Simpoh Malesia

All about learning Dillenia

Wednesday, October 18, 2006

Doing taxonomic work

Dealing in taxonomic work is not an easy task. One have to familiarize oneself with the botanical terms being used in the taxon one is working on. Besides, different authors use different terms to describe the features that they think best suited the specimens that they examined. Therefore, one will be easily confused on what to term to use and what actually differentiate this situation. In my case, i encountered the term 'hairy, tomentose, hispid and hirsute' being used to describe the petiol as well as the abaxial of the leaf surface of Dillenia species. One really have to scrutinized the specimens to know what the other author is talking about. This take time and experience to understand. One can't determine how it is by just reading the terms.

Secondly, it's the matter of sitting for hours in a herbarium observing dry, dull, brownish specimens. Can you imagine that it took me 4-5 hours work a day in the herbarium and being able to examined only 4-5 specimens. Each specimens took me almost an hour! Of course it doesn't mean starring on the herbarium sheet. It's the work of measuring and describing all the characteristic that we observed and touch. Well, i even question myself before that 'How could i cope by looking at this dull specimens?' and 'What will i actually learnhrough this dry material?'. Well, things aren't that bad actually. Not all specimens are dull.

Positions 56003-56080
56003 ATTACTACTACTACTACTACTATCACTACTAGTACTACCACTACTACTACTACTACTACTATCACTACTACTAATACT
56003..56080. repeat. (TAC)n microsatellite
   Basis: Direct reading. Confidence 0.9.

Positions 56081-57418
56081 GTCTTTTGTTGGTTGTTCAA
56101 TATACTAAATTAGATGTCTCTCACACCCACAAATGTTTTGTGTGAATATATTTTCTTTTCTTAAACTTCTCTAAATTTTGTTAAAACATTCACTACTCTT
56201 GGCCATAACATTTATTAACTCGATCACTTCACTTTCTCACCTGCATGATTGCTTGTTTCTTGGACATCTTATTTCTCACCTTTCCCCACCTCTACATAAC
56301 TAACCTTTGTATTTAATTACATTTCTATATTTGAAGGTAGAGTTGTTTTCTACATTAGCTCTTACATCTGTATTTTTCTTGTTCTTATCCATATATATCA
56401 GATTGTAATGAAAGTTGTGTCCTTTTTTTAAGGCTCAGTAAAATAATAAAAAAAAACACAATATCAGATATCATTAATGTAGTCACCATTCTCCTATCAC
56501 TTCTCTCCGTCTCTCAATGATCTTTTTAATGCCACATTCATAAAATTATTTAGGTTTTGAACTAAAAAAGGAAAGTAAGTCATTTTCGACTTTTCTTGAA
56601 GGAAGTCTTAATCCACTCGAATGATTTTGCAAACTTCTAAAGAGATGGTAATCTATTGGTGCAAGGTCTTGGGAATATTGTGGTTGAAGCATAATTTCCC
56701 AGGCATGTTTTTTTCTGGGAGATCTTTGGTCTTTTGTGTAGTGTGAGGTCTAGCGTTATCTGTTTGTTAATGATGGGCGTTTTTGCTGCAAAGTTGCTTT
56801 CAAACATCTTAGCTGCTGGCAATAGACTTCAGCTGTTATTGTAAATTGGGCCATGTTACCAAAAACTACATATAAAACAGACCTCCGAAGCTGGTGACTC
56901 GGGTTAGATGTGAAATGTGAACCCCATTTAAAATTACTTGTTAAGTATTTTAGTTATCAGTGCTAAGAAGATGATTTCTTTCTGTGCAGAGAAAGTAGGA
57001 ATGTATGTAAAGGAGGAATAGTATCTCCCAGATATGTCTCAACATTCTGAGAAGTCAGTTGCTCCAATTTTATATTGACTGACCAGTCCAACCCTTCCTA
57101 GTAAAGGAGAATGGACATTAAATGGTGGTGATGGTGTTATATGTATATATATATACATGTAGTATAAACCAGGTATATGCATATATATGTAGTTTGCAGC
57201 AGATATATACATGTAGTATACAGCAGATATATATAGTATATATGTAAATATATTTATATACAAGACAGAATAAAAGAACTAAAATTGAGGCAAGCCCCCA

Below is a specimen of Dillenia ovata that capture my eyes and help to boost my interest and energy to do my herbarium work in UKMB on 5 August 2006. A neat and perfect specimens with fruits and flowers will give you all the characteristic that will help you to determine the species better. It is nice when one already master the skill in the taxon that one is working on. By then, one can determine the species in the genus or family just like snapping the fingers by just looking at simply a dry leaf of that species. As usual, nothing comes without hardwork.
Bravo and good luck to all taxonomists and new practitioners like me.


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